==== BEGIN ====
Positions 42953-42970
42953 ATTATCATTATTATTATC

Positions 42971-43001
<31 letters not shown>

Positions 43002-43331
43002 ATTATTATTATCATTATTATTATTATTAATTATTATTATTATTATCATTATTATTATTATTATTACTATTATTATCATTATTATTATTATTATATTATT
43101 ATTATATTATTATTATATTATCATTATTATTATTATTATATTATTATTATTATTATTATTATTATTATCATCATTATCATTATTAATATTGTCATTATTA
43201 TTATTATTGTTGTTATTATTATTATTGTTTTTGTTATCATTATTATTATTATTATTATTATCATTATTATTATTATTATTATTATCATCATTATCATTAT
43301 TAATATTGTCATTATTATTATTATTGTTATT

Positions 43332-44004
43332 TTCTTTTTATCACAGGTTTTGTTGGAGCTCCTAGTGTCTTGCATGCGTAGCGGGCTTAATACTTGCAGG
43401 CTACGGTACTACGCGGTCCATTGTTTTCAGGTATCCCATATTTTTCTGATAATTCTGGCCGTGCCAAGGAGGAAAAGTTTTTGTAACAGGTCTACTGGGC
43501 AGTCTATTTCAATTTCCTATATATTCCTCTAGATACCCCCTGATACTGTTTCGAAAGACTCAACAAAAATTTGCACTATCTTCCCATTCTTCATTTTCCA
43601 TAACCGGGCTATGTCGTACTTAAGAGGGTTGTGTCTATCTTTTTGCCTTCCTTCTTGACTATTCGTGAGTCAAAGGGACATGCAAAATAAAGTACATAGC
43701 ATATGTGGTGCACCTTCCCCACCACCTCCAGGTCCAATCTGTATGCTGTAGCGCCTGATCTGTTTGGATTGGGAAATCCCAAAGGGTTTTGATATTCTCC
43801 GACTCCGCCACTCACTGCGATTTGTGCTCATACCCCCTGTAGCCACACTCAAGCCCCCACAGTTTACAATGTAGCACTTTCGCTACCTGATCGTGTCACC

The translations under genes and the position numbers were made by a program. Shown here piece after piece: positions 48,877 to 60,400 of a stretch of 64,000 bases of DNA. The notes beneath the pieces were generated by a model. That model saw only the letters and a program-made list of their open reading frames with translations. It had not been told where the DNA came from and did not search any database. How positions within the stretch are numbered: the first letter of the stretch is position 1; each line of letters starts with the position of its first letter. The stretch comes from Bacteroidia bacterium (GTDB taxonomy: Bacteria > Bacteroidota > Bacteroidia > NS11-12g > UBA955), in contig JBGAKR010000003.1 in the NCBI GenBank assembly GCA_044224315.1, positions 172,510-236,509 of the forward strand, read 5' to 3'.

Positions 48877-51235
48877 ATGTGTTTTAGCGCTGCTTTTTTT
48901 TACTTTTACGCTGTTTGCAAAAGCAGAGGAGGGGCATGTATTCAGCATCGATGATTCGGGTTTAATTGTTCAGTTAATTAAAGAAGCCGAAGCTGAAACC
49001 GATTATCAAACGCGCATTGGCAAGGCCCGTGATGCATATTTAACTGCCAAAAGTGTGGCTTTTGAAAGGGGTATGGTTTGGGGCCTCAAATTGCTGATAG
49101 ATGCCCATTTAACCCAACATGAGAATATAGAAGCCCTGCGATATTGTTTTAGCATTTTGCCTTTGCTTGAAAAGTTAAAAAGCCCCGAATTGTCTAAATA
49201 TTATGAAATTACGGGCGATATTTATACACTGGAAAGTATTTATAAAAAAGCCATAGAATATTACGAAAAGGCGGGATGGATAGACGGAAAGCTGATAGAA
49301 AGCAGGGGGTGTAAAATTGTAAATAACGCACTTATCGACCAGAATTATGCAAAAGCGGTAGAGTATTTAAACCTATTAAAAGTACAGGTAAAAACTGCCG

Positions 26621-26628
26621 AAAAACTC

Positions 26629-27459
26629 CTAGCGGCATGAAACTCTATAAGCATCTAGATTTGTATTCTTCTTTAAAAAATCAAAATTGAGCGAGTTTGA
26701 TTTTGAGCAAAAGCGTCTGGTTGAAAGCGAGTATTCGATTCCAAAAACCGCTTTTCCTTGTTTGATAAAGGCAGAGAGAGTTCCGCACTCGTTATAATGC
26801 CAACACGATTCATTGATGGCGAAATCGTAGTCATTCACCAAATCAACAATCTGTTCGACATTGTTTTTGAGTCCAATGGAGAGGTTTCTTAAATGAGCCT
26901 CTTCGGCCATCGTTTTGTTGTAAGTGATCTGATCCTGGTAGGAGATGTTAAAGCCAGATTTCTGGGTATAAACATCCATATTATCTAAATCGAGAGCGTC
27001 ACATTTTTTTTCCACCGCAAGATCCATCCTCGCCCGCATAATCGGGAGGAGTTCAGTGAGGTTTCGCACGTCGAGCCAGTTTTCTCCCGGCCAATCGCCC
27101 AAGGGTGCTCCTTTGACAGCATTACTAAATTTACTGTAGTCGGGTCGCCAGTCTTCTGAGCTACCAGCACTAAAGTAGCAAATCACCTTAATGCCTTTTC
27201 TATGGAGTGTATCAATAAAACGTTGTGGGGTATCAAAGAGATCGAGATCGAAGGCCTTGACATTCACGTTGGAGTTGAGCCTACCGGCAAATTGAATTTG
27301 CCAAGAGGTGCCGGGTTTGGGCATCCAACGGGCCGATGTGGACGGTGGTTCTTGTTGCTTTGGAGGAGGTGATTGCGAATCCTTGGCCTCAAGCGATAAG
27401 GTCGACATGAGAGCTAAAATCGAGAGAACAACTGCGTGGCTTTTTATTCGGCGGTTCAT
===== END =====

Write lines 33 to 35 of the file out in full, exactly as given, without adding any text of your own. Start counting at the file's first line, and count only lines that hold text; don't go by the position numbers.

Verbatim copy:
27101 AAGGGTGCTCCTTTGACAGCATTACTAAATTTACTGTAGTCGGGTCGCCAGTCTTCTGAGCTACCAGCACTAAAGTAGCAAATCACCTTAATGCCTTTTC
27201 TATGGAGTGTATCAATAAAACGTTGTGGGGTATCAAAGAGATCGAGATCGAAGGCCTTGACATTCACGTTGGAGTTGAGCCTACCGGCAAATTGAATTTG
27301 CCAAGAGGTGCCGGGTTTGGGCATCCAACGGGCCGATGTGGACGGTGGTTCTTGTTGCTTTGGAGGAGGTGATTGCGAATCCTTGGCCTCAAGCGATAAG